Young patients present not only a smaller aortic diameter, but also a shorter radius of aortic curvature compared to elderly patients. As individuals age, not only does the aorta enlarge, but the radius of curvature also increases [29]. This is potentially problematic for devices that are designed to mimic the stiffness of older patients with thoracic aneurysms. As such, their conformability is not ideal along the lesser curvature of the arch, potentially resulting in proximal endoleaks.

      Furthermore, when coupled with the increased aortic impulse in young patients, a lack of proximal conformability can also cause an aortic pseudocoarctation from compression of the device.

      Both device collapse and endoleaks are not always predictable and avoidable occurrences. They can, however, be treated when they occur.

    • Uncertain natural history of the repair:

      Given the morphologic changes of the aorta that come with age, the possibility of stent-graft migration as the aorta enlarges must be considered [29].


  2. 2.

    Stent sizing:

    Severe hypovolemia can lead to aortic contraction with underestimation of the aortic diameter ranging from 5 to 40% [35]. This can result in potential problems because undersized devices are associated with type I endoleak, persistent lesion perfusion, and bleeding. Oversizing the device would help minimize this risk but excessive oversizing can also lead to major complications as the aforementioned device compression [20].


  3. 3.

    Manipulation of an endograft in the vicinity of the ascending aorta:

    It is not only technically difficult but also carries a risk of stroke complications [29].


13.3 Interventional Radiology of Thoracic Wall Arteries

13.3.1 Introduction

Chest wall trauma shows a significant morbidity and mortality rate, with reported mortality ranging from 5 to 25% [3, 4].

Pape et al. [36] developed a scoring system for guiding initial clinical decision-making in the blunt chest trauma patient with multiple associated injuries. However, there are no evidence-based guidelines for management in the blunt chest wall trauma patients without associated injuries.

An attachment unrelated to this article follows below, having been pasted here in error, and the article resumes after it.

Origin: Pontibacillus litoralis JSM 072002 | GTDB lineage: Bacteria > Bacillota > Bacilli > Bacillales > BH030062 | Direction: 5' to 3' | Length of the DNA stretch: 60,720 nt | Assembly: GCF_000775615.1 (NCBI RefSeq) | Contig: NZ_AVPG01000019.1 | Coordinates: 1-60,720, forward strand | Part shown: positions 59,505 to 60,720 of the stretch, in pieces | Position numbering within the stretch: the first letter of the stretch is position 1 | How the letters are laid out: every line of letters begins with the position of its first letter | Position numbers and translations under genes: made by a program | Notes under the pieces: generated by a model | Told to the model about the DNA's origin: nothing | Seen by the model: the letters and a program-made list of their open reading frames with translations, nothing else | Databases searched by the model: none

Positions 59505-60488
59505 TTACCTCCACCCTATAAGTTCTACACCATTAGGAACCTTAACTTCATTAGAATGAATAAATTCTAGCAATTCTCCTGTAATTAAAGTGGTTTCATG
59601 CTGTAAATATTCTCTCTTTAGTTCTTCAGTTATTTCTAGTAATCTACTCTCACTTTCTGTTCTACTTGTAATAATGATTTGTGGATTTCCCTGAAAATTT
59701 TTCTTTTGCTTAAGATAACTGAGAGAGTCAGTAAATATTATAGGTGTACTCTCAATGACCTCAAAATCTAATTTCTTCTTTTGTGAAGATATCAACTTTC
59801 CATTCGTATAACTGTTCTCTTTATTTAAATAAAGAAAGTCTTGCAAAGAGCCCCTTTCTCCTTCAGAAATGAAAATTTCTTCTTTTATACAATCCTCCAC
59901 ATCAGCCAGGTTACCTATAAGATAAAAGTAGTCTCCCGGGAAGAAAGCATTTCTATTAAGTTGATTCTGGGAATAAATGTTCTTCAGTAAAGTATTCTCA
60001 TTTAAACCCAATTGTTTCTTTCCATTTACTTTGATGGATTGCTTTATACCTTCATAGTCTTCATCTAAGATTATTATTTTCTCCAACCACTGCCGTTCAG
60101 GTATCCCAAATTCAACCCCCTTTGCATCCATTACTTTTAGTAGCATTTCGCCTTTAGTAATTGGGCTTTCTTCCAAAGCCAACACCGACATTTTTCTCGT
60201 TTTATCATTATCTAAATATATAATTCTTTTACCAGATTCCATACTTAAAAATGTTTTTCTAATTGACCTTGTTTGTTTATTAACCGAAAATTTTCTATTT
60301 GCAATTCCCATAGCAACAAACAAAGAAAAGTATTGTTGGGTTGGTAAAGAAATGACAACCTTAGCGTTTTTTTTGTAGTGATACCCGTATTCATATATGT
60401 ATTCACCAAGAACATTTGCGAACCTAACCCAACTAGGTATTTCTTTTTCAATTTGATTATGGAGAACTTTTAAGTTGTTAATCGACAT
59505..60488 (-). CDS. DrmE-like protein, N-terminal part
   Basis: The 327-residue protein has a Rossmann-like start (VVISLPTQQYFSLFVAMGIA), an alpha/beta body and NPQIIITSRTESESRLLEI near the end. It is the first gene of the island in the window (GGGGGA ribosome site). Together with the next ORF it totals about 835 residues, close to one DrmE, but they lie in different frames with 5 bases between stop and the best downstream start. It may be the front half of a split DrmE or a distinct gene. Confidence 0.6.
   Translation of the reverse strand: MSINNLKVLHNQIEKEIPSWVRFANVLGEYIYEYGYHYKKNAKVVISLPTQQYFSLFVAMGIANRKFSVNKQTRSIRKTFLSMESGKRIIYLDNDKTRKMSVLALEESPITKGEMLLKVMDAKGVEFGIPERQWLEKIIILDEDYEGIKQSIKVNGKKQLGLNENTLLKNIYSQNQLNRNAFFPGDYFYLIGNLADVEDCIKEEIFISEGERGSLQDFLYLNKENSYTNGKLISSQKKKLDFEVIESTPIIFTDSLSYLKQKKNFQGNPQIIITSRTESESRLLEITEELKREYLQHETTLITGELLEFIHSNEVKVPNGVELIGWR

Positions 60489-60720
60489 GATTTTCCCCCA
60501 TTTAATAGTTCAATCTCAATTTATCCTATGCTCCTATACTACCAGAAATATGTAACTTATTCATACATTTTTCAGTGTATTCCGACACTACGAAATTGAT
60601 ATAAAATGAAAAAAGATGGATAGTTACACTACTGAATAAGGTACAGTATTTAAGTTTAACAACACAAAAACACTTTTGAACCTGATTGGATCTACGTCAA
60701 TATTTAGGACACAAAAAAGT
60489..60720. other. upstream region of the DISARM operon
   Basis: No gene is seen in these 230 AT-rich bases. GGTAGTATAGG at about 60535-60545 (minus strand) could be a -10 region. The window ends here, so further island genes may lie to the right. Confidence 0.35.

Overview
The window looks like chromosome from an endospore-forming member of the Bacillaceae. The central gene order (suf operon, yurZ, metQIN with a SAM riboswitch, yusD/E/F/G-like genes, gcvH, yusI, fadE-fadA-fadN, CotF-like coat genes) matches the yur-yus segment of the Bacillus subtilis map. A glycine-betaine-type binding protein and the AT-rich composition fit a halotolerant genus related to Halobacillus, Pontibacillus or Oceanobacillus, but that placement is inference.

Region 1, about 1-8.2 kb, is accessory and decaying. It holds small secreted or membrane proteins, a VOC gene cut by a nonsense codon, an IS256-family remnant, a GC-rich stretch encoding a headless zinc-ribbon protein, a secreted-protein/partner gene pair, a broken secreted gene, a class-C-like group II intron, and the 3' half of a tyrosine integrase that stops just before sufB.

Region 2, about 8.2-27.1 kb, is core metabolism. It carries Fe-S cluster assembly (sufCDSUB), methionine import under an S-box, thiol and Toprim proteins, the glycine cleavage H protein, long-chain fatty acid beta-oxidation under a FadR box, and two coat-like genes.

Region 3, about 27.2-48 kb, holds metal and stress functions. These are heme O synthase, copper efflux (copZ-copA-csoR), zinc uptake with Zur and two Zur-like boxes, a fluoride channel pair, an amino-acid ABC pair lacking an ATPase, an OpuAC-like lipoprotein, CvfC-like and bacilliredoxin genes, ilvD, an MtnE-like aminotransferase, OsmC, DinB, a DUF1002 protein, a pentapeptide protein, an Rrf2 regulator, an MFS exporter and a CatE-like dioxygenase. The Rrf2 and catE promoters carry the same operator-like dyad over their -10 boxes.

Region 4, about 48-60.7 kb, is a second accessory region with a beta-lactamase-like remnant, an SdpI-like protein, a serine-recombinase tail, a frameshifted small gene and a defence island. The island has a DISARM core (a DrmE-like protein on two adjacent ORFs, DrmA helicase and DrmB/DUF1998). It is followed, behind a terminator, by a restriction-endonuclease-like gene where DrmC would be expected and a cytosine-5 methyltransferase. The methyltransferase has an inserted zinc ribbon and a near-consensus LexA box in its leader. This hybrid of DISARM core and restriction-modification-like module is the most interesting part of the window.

13.3.2 Clinical Considerations

The chest wall is a typical site of injury in patients with thoracic trauma. Rib fractures, sternum fractures, and flail chest are quite common findings, especially in case of blunt chest trauma. Dislocated fractures can induce damages to the pleuro-pulmonary structures and vessels, with formation of hemothorax, pneumothorax, pulmonary hematoma, pulmonary contusion, and hemomediastinum.

Penetrating injuries of the chest wall are lesser associated with bone fractures, but have similar risk to damage the pleuro-pulmonary structures and vessels.

Bone fractures generally undergo to nonoperative management. An exception is flail chest, for which recent studies suggest major benefits from surgical stabilization [37].

Vascular injury is a quite rare finding in chest wall trauma but its prompt recognition and management is fundamental for patient’s life. Both blunt and penetrating traumas are recognized to be causes of vascular damages of the chest wall arteries.

Thoracotomy was the only useful treatment in these patients until 1977, when Barbaric et al. first reported the effectiveness of TAE for post-traumatic intercostal arterial hemorrhage [38].

13.3.3 Anatomy

The chest wall is the boundary of the thoracic cavity. Arterial supply originates from the intercostal arteries and the internal thoracic arteries [39]. Knowledge of the anatomy is fundamental in case of EVTs because of the high number of collateral vessels that may cause reperfusion and delayed failure of TAE.

The intercostal arteries (11 for each side) are divided into two branches, anterior and posterior. They lie in the intercostal space near the lower margin of the rib, between the intercostal vein (above) and the intercostal nerve (below).

Posterior branches originate directly from thoracic aorta (except for the first and second branch, which arises from the supreme intercostal artery-collateral of the costo-cervical trunk). They give a dorsal branch which feeds the spinal cord (radicular and spinal arteries).

From the first to the sixth, the anterior branches originate from the two internal thoracic arteries, which give rise to the subclavian arteries; from the sixth space the internal thoracic artery divides into the superior epigastric artery and musculophrenic artery. The latter goes downward and laterally and gives out the remaining anterior intercostal branches.

13.3.4 Management

Arterial injuries of the thoracic wall should be suspected in every case of trauma patient with:

  • Abundant hemothorax/hemomediastinum

  • Markedly displaced rib fractures

Even if a wide consensus is missing, many authors [40, 41] suggest the following management for these patients.